On April 26, the House Financial Services Committee held a hearing to discuss The Financial CHOICE Act – a GOP proposal to “reform the financial regulatory system” that was initially introduced and considered, though differing in a number of respects from the current version, but not adopted in the last Congress. The hearing debated the merits of a discussion draft, which was released on April 19 by Committee Chairman Jeb Hensarling (R-TX). Shortly after Wednesday’s hearing, Chairman Hensarling formally introduced H.R. 10, The Financial CHOICE Act of 2017. An Executive Summary of the proposed legislation has also been released.
The April 26 hearing – a video of which can be accessed here – included testimony from the following witnesses:
- Mr. Peter J. Wallison, a Senior Fellow and Arthur F. Burn Fellow, Financial Policy Studies with the American Enterprise Institute
- Dr. Norbert J. Michel, a Senior Research Fellow, Financial Regulations and Monetary Policy, with the Heritage Foundation
- The Honorable Michael S. Barr, a Professor of Law at University of Michigan Law School
- Mr. Alex J. Pollock, a Distinguished Senior Fellow with the R Street Institute
- Dr. Lisa D. Cook, an Associate Professor of Economics and International Relations at Michigan State University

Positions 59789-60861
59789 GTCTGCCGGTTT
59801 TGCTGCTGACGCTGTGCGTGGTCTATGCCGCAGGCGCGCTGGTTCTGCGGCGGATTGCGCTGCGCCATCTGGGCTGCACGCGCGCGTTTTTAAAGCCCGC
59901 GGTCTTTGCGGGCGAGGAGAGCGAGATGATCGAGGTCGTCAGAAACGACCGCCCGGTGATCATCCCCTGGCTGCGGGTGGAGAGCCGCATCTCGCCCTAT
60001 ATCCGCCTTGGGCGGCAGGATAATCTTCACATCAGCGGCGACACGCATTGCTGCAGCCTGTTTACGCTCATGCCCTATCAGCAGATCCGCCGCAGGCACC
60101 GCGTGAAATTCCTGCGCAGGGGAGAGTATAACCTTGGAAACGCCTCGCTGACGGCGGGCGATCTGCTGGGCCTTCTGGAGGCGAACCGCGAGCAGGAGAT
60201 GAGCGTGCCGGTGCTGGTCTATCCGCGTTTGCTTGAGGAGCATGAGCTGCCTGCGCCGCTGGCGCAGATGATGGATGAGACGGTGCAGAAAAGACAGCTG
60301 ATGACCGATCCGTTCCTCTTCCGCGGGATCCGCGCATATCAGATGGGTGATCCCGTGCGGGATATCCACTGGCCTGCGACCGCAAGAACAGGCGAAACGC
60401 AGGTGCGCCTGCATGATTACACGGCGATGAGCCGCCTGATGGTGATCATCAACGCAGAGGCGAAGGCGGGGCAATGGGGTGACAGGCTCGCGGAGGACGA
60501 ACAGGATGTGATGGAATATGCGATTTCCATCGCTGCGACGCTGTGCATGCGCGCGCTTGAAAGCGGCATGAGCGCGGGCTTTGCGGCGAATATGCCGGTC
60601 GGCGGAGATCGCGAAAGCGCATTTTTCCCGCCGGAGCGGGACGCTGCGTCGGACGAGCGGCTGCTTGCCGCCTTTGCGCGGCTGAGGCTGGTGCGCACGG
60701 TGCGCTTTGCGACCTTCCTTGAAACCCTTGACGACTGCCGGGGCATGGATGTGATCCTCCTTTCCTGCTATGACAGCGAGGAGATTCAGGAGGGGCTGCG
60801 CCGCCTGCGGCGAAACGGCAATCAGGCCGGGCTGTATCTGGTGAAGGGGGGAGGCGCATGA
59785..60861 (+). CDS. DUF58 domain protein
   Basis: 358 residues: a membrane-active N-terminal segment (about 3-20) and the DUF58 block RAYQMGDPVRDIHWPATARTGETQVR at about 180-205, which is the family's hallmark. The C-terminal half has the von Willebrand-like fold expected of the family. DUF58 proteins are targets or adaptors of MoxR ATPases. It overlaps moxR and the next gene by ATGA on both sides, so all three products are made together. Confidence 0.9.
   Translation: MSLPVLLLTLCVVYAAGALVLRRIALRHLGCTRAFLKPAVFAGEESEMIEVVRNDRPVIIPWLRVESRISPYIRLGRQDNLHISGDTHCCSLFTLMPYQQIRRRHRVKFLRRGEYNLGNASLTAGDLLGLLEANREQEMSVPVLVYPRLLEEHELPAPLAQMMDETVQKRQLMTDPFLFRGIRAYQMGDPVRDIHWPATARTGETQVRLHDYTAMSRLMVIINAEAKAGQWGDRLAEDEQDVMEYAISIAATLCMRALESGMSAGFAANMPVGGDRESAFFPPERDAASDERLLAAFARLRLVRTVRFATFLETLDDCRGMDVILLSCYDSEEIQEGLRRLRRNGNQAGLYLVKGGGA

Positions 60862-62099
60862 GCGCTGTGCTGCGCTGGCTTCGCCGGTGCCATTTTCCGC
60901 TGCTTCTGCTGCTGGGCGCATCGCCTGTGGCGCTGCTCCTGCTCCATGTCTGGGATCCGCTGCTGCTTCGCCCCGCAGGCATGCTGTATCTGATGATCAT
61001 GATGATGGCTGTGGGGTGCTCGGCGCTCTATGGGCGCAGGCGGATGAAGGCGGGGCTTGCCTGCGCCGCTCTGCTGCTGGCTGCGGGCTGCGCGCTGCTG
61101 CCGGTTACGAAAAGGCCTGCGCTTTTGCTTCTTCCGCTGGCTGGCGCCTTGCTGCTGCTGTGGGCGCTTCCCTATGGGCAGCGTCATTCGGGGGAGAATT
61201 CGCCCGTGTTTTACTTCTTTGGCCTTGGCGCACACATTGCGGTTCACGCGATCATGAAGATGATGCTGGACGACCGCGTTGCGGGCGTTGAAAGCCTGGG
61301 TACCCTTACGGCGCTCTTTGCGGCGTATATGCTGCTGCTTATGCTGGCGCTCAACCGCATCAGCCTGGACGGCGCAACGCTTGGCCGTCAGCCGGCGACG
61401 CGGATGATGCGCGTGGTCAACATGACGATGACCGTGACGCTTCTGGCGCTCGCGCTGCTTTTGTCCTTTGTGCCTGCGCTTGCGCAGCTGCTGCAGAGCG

- Ms. Hester Peirce, a Director in the Financial Markets Working Group and Senior Research Fellow at the Mercatus Center at George Mason University
- Mr. John Allison, Former President and Chief Executive Officer with the Cato Institute
On April 28, Democrats held a separate hearing pursuant to Clause (d)(5) of Rule 3 of the Committee rules, which entitles members of the minority party to call its own hearing on any matter that is the subject of a majority hearing. The second hearing day – a video of which can be accessed here – included testimony from the following witnesses:
- The Honorable Elizabeth Warren, United States Senator
- Rohit Chopra, Senior Fellow, Consumer Federation of America
- Corey Klemmer, Corporate Research Analyst, Office of Investment, AFL-CIO
- Rev. Willie Gable, Pastor, National Baptist Convention USA, Inc.
- John C. Coffee Jr., Adolf A. Berle Professor of Law, Columbia University
- Rob Randhava, Senior Counsel, Leadership Conference on Civil and Human Rights
- Melanie Lubin, Maryland Securities Commissioner, North American Securities Administrators Association
- Emily Liner, Senior Policy Advisor, Economic Program, Third Way
- Amanda Jackson, Organizing and Outreach Manager, Americans for Financial Reform
- Ken Bertsch, Executive Director, Council of Institutional Investors
- Sarah Edelman, Director, Housing Policy, Center for American Progress (CAP)
Ranking Minority Member Maxine Waters (D-CA) also used the hearing to express her strong disapproval of what she has dubbed the “Wrong Choice Act.” Among other things, the ranking member alleged that the proposed legislation would “destroy Wall Street reform, gut the Consumer Financial Protection Bureau, and returns us to the financial system that allowed risky and predatory Wall Street practices and products to crash our economy.”